Using iOS biometrics features like Touch ID and Face ID is a really convenient way to authenticate a user before performing sensitive actions. These actions, of course, depend on apps’ features. Usually, we test apps that use TouchID/FaceID to log in and to confirm financial actions (e.g. wire transfer). But, do these checks can be treated as 100% secure?
The answer is of course not. Biometrics checks are performed on your device, and like any others ‘client-side checks’ can be bypassed if attacker can control the application/device. In this blog post, I want to show you how easy that hack may be done. To perform the attack, we need:
- jailbroken device (if you do not have one, check this presentation),
- text editor. 😉
Sample app — SecuBank
I prepared a really simple application that asks you for your finger/face and displays a message if the verification was successful or not.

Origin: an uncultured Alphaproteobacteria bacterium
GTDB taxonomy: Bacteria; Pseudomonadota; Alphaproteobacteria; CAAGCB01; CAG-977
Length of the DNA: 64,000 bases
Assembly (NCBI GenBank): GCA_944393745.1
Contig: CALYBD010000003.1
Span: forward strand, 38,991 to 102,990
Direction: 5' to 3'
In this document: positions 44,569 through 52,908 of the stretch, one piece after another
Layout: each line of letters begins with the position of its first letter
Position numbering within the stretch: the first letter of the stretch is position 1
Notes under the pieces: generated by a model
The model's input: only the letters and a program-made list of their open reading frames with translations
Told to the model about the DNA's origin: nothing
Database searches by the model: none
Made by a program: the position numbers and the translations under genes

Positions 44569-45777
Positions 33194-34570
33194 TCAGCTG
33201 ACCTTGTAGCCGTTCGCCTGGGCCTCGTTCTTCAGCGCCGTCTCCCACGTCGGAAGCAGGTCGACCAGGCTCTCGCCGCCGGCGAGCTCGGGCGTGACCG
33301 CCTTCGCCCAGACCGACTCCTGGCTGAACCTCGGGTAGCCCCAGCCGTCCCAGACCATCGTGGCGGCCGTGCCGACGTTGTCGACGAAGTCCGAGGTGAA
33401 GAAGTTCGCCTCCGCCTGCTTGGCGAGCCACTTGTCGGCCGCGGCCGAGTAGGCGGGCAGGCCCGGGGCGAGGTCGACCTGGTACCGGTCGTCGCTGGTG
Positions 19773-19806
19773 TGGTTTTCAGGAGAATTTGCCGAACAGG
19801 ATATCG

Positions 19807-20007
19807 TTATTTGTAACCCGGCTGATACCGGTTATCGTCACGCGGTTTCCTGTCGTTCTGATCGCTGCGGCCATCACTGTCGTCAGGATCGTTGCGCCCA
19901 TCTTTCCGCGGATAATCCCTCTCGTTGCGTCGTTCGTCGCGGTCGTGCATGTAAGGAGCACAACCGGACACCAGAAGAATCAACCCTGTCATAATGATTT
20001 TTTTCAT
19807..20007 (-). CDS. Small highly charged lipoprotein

Note that the application’s logic was implemented in Swift:
Now, we have to write a Frida script that bypasses the check. As you can see in the above-pasted code snippet, the evaluatePolicy uses a callback that determines the result. So, the easiest way to achieve the hack is to intercept that callback and make sure it always returns the success=1.
Hacking the SecuBank
At this moment, we just need to open the SecuBank and load the script with Frida:
$frida -U -l bypass.js -f biz.securing.SecuBank --no-pause
In this article, I showed you again that any kind of local checks can be bypassed, including the biometrics ones provided by the iOS/macOS. These checks are really convenient, but you have always to remember that they cannot guarantee any reliability if the device is jailbroken.
If you are interested in implementing such jailbreak checks, take a look at the iOS Security Suite — our open source project!
Head of Mobile Security